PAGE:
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Ewings Historic Events


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Ewings Historic Events




HMS Repulse


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Motto


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Motto



The motto was originally a war cry or slogan. Mottoes first began to be shown with arms in the 14th and 15th centuries, but were not in general use until the 17th century. Thus the oldest coats of arms generally do not include a motto. Mottoes seldom form part of the grant of arms: Under most heraldic authorities, a motto is an optional component of the coat of arms, and can be added to or changed at will; many families have chosen not to display a motto.

Motto: Audaciter
Motto Translation: Boldly


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Ewings Family Crest Products


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Ewings Family Crest Products




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See Also


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See Also




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Citations


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Citations



    Other References

    1. Scots Kith and Kin And Illustrated Map Revised 2nd Edition. Edinburgh: Clan House/Albyn. Print.
    2. Innes, Thomas and Learney. Socts Heraldry A Practical Handbook on the Historical Principles and Modern Application of the Art of Science. London: Oliver and Boyd, 1934. Print.
    3. Burke, John Bernard Ed. The Roll of Battle Abbey. Baltimore: Genealogical Publishing. Print.
    4. Bradford, William. History of Plymouth Plantation 1620-1647 Edited by Samuel Eliot Morrison 2 Volumes. New York: Russell and Russell, 1968. Print.
    5. Moody David. Scottish Family History. Baltimore: Genealogical Publishing, 1994. Print. (ISBN 0806312688).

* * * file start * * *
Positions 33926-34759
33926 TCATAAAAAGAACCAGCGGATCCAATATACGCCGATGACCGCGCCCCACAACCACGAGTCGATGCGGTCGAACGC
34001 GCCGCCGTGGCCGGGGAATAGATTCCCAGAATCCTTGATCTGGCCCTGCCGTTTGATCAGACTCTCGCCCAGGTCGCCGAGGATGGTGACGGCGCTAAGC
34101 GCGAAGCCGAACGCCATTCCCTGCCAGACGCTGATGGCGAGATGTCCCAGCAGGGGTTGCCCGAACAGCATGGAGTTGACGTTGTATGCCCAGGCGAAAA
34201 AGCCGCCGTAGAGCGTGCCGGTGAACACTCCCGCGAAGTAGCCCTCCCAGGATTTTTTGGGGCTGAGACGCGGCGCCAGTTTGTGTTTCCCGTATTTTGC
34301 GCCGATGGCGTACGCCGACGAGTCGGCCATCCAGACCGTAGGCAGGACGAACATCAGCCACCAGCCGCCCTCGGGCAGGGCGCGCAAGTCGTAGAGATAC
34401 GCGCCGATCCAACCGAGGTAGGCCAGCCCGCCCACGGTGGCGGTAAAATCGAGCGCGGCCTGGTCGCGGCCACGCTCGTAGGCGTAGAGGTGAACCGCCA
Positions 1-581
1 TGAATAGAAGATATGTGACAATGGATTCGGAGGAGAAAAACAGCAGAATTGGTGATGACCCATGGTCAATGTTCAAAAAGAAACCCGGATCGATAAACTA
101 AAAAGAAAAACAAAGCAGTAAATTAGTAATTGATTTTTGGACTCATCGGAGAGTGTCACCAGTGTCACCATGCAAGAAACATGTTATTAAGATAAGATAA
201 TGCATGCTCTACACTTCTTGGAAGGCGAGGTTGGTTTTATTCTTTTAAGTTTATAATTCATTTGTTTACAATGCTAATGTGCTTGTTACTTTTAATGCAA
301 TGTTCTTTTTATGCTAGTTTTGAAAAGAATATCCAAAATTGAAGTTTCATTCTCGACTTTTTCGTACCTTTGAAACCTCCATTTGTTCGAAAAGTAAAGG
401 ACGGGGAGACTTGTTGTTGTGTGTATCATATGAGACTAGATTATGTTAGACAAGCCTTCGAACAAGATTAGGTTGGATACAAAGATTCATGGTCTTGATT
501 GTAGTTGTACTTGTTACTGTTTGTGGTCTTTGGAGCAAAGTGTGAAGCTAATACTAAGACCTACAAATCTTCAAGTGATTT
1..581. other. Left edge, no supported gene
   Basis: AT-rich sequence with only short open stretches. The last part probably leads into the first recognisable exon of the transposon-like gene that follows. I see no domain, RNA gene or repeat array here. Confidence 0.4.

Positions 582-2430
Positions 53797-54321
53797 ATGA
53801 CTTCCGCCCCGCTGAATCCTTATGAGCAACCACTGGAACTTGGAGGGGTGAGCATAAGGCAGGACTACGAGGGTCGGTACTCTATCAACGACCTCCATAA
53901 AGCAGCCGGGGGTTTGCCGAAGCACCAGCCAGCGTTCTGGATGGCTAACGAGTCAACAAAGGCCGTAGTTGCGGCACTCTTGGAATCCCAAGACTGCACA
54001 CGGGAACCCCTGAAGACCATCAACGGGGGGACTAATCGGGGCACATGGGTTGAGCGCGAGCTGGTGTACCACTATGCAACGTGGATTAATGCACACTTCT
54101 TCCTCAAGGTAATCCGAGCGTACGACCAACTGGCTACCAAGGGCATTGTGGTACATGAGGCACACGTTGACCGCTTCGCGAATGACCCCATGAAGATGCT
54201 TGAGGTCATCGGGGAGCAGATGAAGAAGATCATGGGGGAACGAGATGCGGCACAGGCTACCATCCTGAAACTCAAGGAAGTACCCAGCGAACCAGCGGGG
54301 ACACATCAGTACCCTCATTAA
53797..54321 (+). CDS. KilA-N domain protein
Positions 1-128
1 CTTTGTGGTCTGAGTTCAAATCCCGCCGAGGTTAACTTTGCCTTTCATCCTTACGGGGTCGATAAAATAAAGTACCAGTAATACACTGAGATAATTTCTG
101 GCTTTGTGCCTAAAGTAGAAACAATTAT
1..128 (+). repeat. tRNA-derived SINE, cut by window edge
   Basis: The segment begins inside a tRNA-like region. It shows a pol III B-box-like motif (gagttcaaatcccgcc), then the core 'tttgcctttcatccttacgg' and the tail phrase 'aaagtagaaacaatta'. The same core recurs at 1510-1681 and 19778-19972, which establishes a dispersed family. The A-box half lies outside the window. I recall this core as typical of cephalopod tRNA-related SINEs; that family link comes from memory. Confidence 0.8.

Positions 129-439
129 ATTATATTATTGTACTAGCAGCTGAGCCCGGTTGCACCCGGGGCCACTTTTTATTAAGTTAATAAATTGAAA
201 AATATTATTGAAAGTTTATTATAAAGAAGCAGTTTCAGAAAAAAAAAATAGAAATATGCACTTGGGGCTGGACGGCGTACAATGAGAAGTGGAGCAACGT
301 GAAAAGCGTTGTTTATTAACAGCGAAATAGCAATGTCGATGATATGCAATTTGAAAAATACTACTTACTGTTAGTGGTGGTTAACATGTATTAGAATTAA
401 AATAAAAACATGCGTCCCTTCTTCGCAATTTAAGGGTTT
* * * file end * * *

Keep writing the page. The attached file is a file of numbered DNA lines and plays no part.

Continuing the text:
6. Fairbairn,. Fairbain's book of Crests of the Families of Great Britain and Ireland, 4th Edition 2 volumes in one. Baltimore: Heraldic Book Company, 1968. Print.
    7. The Norman People and Their Existing Descendants in the British Dominions and the United States Of America. Baltimore: Genealogical Publishing, 1975. Print. (ISBN 0-8063-0636-X).
    8. Barrow, G.W.S Ed. The Charters of David I The Written Acts of David I King of Scots, 1124-53 and of His Son Henry, Earl of Northumerland, 1139-52. Woodbridge: The Boydell Press, 1999. Print.
    9. Catholic Directory For Scotland. Glasgow: Burns Publications. Print.
    10. Skordas, Guest. Ed. The Early Settlers of Maryland an Index to Names or Immigrants Complied from Records of Land Patents 1633-1680 in the Hall of Records Annapolis, Maryland. Baltimore: Genealogical Publishing, 1968. Print.
    11. ...

    The Ewings Family Crest was acquired from the Houseofnames.com archives. The Ewings Family Crest was drawn according to heraldic standards based on published blazons. We generally include the oldest published family crest once associated with each surname.

    This page was last modified on 25 September 2016 at 20:33.